The usual bunch of the "sky is falling crowd" have awakened from its summer slumber to announce that PERS is in trouble. We have the Oregonian (yesterday) describing the different poisons the legislature and PERS might have to choose from to make the system less expensive, the Register-Guard whining over the conflict of interest that exists because the Legislators and the Judges are all PERS members, and Phil Keisling, new to his bully pulpit at PSU, publishing a shortened version of his PERS "white paper" in the PSU Real Estate Review (god knows, why there?).
Let's face facts. PERS is a very unpopular topic these days. Everyone from Dennis Richardson to Phil Keisling have ideas for further fixing the system. From looking over all the various suggestions, there is only one possible change that could affect a small percentage of retirees. Right now, ALL PERS retirees who worked in the system prior to October 1991 receive a "benefit increment adjustment" to offset the loss of the income tax waiver that PERS members had prior to October 1991. Some are now proposing that people who choose to live out of state should not be getting an adjustment meant to offset Oregon income taxes since they don't pay Oregon income taxes now. This is a very old topic that has been around since HB 3349 was enacted in 1995. Back then, both PERS and the Oregon Department of Revenue argued that they didn't have the resources to be the "residency police". They are worse off today than in 1995, so I'm hard-pressed to see how this bird will fly during the next session. Neither party responsible for enforcing this change wants to do it because it is a giant resource sink. The savings are comparatively small - $72 million *before* overhead. This is likely to net less than $40 million. Other grand ideas include renegotiating the 6% pickup so that employees, not employers pay the bill. This was originally negotiated in lieu of a salary increase; it is only fair then that it be renegotiated and be replaced by a salary increase. Of course, no one wants to do this; it would negate any savings that could be netted from taking away the benefit.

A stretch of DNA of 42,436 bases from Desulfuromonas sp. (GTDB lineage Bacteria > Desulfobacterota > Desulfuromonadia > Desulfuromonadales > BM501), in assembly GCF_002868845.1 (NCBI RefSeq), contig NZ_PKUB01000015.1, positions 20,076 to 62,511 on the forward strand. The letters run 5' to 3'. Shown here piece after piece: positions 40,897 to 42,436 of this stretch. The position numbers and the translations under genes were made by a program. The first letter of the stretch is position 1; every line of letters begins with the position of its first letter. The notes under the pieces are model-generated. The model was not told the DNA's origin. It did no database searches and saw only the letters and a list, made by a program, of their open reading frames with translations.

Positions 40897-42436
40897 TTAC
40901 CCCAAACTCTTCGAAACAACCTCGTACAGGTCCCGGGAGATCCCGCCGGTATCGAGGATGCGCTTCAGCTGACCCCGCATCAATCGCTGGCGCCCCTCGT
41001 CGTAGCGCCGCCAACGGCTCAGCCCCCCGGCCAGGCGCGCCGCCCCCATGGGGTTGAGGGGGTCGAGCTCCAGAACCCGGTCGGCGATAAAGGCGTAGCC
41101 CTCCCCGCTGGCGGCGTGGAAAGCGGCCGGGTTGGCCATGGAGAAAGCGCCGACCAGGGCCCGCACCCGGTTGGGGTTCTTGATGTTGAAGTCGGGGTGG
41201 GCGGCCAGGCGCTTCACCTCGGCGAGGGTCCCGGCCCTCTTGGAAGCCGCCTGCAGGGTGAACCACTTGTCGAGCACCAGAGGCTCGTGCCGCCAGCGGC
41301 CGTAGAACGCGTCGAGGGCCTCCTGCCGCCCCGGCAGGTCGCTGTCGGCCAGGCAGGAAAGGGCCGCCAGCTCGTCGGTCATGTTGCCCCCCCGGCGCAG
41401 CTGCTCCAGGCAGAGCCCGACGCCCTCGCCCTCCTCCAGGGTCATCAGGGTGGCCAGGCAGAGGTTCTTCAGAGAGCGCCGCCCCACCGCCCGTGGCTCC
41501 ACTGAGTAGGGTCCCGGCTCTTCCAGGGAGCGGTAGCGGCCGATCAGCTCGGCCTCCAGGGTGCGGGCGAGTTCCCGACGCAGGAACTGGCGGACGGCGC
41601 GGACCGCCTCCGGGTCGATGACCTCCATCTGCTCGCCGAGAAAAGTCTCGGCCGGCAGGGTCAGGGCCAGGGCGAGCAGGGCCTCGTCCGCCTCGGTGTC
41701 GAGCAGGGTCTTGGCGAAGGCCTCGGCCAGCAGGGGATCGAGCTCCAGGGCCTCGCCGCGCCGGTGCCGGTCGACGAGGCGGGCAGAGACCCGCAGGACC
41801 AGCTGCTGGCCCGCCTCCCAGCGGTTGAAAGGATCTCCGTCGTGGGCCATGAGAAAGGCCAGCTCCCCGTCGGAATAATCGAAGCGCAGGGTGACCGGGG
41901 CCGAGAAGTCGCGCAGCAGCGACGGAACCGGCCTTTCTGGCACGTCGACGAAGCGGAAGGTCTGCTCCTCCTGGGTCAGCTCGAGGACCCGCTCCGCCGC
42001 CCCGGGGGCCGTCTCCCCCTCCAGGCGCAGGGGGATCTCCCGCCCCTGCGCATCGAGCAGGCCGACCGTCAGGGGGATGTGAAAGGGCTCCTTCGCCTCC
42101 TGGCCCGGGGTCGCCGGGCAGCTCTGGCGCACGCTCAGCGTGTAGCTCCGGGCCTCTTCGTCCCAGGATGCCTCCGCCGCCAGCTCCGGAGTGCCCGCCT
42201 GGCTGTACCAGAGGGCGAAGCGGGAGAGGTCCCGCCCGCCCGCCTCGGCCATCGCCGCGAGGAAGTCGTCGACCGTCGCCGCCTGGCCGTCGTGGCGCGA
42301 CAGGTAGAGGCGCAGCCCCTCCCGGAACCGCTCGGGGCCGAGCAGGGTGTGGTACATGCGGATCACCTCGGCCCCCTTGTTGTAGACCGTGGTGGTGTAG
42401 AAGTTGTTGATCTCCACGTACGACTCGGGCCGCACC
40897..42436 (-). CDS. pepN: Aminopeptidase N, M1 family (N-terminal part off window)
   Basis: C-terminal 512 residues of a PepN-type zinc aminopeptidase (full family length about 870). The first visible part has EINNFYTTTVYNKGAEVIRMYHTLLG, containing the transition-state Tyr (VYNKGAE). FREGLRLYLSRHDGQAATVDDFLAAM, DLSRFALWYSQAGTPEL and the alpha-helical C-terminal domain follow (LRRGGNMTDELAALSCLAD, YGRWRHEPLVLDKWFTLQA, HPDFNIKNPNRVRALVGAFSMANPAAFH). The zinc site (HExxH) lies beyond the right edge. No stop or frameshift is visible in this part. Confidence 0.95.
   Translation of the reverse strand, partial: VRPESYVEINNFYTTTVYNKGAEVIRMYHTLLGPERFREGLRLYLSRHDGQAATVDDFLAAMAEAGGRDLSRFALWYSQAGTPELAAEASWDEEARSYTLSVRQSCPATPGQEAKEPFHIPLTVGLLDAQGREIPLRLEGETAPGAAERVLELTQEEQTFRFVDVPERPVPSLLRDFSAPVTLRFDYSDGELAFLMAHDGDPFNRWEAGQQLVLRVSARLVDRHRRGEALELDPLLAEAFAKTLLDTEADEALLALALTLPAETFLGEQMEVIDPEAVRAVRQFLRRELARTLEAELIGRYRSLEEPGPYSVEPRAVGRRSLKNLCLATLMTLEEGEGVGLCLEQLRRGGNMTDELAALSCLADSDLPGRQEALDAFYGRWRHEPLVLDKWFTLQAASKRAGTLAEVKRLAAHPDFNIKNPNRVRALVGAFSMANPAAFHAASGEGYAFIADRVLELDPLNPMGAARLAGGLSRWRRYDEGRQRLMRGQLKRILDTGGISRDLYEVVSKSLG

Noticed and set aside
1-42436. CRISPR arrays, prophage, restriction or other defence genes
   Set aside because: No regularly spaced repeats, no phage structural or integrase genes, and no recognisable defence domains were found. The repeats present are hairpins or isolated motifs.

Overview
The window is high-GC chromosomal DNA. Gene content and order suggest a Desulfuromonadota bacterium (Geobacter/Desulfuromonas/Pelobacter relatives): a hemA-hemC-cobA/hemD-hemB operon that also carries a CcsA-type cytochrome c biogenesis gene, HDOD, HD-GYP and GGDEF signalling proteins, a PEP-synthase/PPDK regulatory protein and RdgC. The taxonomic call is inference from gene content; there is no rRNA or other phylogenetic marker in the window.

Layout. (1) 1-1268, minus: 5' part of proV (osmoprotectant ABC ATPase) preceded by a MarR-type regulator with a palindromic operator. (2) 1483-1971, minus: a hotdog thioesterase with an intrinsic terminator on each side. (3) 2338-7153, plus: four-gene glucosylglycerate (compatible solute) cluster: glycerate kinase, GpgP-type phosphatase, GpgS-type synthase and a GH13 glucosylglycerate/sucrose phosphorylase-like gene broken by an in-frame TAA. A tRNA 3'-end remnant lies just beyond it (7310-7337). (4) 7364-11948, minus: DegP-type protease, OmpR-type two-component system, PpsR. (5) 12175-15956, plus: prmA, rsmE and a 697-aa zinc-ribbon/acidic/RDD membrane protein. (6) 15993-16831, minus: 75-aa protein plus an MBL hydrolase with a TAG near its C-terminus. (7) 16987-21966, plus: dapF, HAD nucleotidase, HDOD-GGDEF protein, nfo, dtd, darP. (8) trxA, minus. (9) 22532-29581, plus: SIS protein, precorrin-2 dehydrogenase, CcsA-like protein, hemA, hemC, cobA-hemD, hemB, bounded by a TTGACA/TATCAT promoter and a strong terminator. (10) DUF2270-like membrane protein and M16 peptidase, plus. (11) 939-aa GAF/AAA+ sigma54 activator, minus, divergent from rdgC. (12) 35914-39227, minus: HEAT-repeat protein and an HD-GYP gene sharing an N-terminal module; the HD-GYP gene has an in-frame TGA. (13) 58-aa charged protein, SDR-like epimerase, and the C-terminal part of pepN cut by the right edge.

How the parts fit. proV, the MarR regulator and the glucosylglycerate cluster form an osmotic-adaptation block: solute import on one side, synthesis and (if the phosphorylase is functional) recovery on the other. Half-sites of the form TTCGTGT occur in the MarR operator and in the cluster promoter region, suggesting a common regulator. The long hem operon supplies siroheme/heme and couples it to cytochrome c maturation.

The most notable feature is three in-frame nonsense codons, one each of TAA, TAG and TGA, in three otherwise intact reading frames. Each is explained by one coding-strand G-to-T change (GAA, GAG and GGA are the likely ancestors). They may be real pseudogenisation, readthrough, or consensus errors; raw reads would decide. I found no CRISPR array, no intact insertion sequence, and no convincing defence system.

There are a variety of other ideas out there too. They include a forced lowering of the assumed rate. The Oregonian finally gets it that this is a money loser for the system, but it is even worse for PERS actives. This will be a very hard sell with both employers and employees initially aligned together in opposition. Another idea is to change the way PERS interprets the COLA adjustment for new retirees. Basically, what is being suggested is that new retirees not get a COLA for the first year or so after retirement. It is more complicated than this, but it relates to why so many people choose to retire on July 1. This one can be enacted by the PERS Board, but will be entangled in litigation for years if they try it.
Finally, various parties have suggested that health care benefits for actives be less generous by making active employees pay some greater share than they pay now. Again, this is a negotiation item, not a legislative action.
Between the Legislature, a new Governor, a bunch of rabble-rousers, and a hapless PERS Board that capitulates to almost anything the employers want, I can see the next year being brutal on active PERS members and new retirees. It is going to be a difficult contract negotiation for the unions, unclassified employees might find themselves with changes shoved down their throats without any option, and the Legislature could enter the act and inflict new forms of horror on actives and new retirees. A new Governor, elected on a platform of fiscal reform, could be just like our current Governor, perhaps worse, not likely better.
Get out your umbrellas. The hard rain is coming.